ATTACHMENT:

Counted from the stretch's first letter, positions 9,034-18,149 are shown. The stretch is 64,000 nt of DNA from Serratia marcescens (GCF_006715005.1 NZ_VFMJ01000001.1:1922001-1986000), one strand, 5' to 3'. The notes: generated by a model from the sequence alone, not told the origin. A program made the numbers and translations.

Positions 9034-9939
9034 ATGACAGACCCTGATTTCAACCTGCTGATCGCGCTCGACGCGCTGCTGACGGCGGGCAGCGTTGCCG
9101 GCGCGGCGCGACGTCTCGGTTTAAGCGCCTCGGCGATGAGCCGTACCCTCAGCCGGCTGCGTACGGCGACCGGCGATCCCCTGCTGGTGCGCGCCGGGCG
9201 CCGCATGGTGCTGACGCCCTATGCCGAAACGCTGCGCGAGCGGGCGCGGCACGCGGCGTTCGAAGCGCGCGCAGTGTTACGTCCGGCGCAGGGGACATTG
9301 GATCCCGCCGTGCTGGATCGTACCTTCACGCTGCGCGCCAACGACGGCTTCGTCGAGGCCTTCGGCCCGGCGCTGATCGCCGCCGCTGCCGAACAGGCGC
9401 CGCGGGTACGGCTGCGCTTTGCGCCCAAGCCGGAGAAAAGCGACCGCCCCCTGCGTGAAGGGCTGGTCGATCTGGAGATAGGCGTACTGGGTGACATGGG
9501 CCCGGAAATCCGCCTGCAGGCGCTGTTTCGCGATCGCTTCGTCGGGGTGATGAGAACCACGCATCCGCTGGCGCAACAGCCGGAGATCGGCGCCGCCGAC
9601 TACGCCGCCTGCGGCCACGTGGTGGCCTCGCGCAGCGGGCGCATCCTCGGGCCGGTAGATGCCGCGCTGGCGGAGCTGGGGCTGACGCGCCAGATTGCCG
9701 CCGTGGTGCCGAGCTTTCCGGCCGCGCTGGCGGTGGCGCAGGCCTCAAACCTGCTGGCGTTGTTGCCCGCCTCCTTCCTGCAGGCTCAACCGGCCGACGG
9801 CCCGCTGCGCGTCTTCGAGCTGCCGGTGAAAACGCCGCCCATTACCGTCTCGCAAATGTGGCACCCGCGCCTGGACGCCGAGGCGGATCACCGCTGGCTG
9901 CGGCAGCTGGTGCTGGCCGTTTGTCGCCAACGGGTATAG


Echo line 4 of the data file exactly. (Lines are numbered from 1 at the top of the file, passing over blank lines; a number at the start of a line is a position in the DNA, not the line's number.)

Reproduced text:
9101 GCGCGGCGCGACGTCTCGGTTTAAGCGCCTCGGCGATGAGCCGTACCCTCAGCCGGCTGCGTACGGCGACCGGCGATCCCCTGCTGGTGCGCGCCGGGCG